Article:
Objective: To study disease characteristics, progression and outcome in a group of motor neuron disease (MND) patients beginning with frontotemporal dementia (FTD) by comparing them with patients with the typical motor-onset. Methods: 849 patients recruited from tertiary centers were studied according to FTD-onset and motor-onset. We studied clinical data, functional decline and survival. Results: Twenty six patients (3.1%) had FTD-onset of whom seven (26.9%) had coincident motor dysfunction. In those with isolated FTD-onset, motor symptoms developed after a median of 12 months (IQR: 4–18). FTD-onset patients were older at presentation; the bulbar-region was more frequently first affected than in the motor-onset group; there was a predominant upper motor neuron (UMN) phenotype; fasciculations were less common than in motor onset disease but facial and upper limb apraxia was more frequent; as well as ALS and FTD familial history. No differences were observed for gender, frequency of C9orf72 hexanucleotide repeat expansion, family history of Alzheimer’s and Parkinson’s diseases, median delay from motor symptoms to diagnosis, median ALSFRS-R rate of change, handedness, emotional lability, depression, weight loss, resting tremor, bradykinesia, sensory changes or neuropathy. Clinical and demographic features were similar between FTD-onset patients developing bulbar MND and bulbar-onset ALS patients. Once bulbar symptoms manifested functional progression and survival were similar to those of bulbar-onset ALS patients. Conclusions: MND patients with FTD-onset have a distinctive phenotype characterized by predominant UMN presentation and rapid progression to bulbar involvement. The main factor impacting functional decline and survival is the onset of bulbar dysfunction.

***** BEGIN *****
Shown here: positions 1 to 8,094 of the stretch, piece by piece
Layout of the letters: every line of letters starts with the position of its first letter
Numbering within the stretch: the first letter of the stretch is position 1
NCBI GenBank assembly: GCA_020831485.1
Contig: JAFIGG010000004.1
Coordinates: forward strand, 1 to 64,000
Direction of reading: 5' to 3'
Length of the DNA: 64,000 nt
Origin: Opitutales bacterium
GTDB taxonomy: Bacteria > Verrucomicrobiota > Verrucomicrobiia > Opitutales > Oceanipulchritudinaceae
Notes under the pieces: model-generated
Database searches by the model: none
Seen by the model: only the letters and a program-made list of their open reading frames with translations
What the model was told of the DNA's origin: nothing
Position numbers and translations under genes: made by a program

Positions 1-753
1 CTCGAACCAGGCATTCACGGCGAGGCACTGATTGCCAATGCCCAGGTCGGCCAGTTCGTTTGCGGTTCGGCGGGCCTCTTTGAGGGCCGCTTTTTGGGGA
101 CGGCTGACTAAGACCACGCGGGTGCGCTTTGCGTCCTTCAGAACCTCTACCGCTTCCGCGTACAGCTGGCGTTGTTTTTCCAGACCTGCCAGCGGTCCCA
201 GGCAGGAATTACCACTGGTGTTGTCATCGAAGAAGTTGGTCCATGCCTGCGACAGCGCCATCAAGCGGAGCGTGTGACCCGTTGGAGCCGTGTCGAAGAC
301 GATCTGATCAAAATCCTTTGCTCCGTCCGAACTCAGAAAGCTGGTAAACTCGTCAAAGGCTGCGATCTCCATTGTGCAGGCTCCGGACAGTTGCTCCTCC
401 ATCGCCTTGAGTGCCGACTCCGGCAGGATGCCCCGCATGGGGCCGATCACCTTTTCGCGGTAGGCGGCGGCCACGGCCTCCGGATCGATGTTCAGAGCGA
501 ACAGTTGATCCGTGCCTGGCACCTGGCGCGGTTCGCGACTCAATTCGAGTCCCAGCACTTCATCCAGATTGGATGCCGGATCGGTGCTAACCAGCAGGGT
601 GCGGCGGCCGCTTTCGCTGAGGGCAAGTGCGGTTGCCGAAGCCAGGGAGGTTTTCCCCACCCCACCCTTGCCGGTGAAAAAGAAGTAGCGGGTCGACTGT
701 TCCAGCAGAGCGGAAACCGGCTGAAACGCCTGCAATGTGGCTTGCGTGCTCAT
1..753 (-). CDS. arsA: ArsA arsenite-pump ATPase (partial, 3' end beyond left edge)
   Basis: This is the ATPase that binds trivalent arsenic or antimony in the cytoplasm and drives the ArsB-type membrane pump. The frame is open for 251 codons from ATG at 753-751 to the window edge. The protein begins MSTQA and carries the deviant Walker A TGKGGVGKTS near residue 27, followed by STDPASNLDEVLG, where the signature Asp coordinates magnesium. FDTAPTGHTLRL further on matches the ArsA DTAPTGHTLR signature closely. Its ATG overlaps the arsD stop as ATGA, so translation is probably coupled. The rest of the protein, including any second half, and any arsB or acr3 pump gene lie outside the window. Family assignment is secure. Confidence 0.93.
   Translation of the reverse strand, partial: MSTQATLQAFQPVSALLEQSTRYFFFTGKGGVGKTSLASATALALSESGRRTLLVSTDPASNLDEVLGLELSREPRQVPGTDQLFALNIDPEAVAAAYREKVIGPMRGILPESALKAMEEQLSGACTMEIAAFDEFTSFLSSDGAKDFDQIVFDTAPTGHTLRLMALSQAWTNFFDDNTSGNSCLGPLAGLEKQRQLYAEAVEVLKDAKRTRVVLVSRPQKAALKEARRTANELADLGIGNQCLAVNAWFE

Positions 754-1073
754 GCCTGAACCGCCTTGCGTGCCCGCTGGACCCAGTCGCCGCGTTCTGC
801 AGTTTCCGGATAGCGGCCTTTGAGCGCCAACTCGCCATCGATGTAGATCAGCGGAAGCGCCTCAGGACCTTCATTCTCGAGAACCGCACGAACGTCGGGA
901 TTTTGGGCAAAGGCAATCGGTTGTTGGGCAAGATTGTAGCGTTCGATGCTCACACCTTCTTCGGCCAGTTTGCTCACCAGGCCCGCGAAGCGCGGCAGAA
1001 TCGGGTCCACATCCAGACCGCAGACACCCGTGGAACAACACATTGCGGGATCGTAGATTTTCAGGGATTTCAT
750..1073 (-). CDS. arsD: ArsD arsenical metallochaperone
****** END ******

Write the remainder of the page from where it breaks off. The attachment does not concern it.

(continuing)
|Journal||Amyotrophic Lateral Sclerosis and Frontotemporal Degeneration|
|Number of pages||9|
|Publication status||Published - 2021|
Research Areas and Centers
- Academic Focus: Center for Brain, Behavior and Metabolism (CBBM)
- Centers: Center for Neuromuscular Diseases